“I am no bird; and no net ensnares me: I am a free human being with an independent will”. So responds the titular Jane Eyre, held up today as an icon of feminist literature, to her suitor Mr Rochester upon his proposal of marriage. Fans of the novel know she later goes on to marry Mr Rochester anyway and be both in opposition to and a participant in the institution of marriage. Given modern disseminations of marriage and what it means, filmmaker Em Baker was inspired by this notion during the marriage equality plebiscite to explore modern marriage through the stories of four very different women all connected by marriage.
Benay lives in Turkey and sees her pending nuptials as the beginning of a new family, something she feels she lost when her mother died when she was a child. Luthanlu lives in a tribal minority in Northern India and as the oldest of many children sees marriage as a way to continue her Rongmei Naga culture. Anna lives in Australia and her life is imbedded in her church. She sees marriage as a union between herself, her partner and her God, and a step toward losing her virginity. And Dalia lives in Mexico City with her American girlfriend and sees marriage as validation of her relationship, and a chance to reconcile with her religious conservative mother.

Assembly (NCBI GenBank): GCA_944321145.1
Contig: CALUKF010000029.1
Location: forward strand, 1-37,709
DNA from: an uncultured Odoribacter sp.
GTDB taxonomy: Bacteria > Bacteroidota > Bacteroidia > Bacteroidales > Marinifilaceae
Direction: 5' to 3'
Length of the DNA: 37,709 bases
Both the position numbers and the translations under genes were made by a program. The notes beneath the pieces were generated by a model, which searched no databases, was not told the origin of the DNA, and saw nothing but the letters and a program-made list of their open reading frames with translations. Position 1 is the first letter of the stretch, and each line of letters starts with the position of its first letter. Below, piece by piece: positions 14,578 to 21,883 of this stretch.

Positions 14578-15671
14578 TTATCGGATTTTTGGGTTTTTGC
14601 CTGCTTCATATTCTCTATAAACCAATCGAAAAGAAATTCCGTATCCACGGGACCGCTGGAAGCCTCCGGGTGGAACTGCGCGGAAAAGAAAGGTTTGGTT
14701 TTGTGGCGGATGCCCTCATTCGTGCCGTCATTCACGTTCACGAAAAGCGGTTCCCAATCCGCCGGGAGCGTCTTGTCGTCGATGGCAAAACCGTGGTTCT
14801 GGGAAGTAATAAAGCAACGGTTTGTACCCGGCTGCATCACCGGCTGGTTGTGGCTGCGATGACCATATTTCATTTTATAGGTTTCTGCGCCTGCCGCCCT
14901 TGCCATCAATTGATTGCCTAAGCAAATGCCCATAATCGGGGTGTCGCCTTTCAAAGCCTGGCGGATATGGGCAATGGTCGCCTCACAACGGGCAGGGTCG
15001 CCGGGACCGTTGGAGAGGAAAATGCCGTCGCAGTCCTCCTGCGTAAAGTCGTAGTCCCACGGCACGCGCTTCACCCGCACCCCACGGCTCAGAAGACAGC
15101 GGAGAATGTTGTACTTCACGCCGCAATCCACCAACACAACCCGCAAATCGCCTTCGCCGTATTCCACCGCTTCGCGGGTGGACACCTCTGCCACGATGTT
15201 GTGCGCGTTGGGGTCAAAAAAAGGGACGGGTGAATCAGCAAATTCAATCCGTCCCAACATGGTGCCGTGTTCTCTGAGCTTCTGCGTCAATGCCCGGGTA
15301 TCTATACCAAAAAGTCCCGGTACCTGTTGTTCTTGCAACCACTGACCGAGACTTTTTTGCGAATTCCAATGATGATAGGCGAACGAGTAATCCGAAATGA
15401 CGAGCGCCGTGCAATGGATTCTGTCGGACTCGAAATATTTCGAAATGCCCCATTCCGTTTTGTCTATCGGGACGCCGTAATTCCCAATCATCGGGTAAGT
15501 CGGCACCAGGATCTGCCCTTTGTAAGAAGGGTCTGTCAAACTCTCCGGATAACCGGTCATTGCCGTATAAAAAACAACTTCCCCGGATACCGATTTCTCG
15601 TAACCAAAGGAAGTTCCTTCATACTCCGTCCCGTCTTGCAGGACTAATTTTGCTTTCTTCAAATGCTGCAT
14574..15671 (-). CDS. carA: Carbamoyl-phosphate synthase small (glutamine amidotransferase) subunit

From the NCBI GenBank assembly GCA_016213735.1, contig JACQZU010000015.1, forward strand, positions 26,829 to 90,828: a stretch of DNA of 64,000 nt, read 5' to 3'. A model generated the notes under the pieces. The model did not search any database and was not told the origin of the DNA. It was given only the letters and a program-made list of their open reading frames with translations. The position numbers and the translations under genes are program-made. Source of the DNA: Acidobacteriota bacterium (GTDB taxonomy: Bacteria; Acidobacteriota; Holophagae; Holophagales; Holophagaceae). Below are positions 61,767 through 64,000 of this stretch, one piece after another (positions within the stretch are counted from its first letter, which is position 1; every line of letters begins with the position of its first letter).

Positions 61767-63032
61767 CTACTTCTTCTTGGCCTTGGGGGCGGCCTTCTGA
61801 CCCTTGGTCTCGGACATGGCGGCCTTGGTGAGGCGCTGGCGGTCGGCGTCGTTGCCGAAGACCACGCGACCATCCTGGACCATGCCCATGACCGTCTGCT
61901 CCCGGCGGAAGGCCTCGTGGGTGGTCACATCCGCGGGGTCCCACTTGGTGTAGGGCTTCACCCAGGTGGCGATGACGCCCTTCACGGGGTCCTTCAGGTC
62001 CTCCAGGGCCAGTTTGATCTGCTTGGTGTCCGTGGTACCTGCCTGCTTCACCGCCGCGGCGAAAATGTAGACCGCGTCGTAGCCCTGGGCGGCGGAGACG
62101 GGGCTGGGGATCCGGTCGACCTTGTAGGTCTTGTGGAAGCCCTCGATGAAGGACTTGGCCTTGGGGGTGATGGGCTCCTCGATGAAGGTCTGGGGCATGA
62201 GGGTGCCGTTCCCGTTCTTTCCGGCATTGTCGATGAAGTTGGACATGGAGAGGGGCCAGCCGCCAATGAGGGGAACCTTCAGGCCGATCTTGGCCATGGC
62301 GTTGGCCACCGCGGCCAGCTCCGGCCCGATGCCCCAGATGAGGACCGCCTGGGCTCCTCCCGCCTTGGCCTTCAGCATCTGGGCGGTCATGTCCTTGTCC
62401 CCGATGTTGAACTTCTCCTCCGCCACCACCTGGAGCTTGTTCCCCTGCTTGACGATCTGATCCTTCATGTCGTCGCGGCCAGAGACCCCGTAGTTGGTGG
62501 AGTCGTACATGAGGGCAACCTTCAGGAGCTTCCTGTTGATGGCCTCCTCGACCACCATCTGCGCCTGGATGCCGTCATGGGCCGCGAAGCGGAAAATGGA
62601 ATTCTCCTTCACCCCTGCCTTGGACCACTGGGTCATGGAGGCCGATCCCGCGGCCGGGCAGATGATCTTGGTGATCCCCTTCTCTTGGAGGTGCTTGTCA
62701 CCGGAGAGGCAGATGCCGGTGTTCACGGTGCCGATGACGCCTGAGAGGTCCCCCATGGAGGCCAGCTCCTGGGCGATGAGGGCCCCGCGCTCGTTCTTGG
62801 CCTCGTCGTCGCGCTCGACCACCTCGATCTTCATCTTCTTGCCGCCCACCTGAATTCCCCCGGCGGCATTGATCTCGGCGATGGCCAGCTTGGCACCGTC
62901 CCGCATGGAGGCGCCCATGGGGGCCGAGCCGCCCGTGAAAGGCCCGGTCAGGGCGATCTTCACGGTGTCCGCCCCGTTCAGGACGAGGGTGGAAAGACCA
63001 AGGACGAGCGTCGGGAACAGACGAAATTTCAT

Baker’s history working in visual effects on huge Hollywood blockbusters such as Mad Max: Fury Road and The Wolverine have trained her eye in visual story telling. Presenting the distinct stories of four such different women and forming them into a singular cohesive story of marriage is an extraordinary feat. I Am No Bird captures the emotional complexities of each woman on her journey down the isle, and the beauty of simplicity. For Dalia in particular this is a complex journey to cement love, find family and forgiveness, while struggling with her faith and an identity at odds with what she was taught as a Catholic. But at the heart of her marriage is love, and the little moments between the two brides are so tender and beautiful.
For Luthanlu on the other-hand, the wedding, and indeed the marriage itself, are a performance of her duty to her family and her community. She speaks only of her community, her faith and leaving her family, her husband to be appearing briefly at the beginning of her tale and then not again until her wedding day when she appears to smile only briefly when her dowry is handed over.
A lot of the emphasis of the film, despite its view of looking at a modern relationship with marriage, falls heavily on faith and religion and the role this plays in modern marriages. But as a film about the different interpretations of marriage in the 21st century, produced during one of the biggest conversations our country has ever had on the issue, I Am No Bird succeed in showing the beauty, institution, claustrophobia and love that marriage, wherever it occurs, looks like today.
I Am No Bird is in cinemas from 14th November through Potential Films.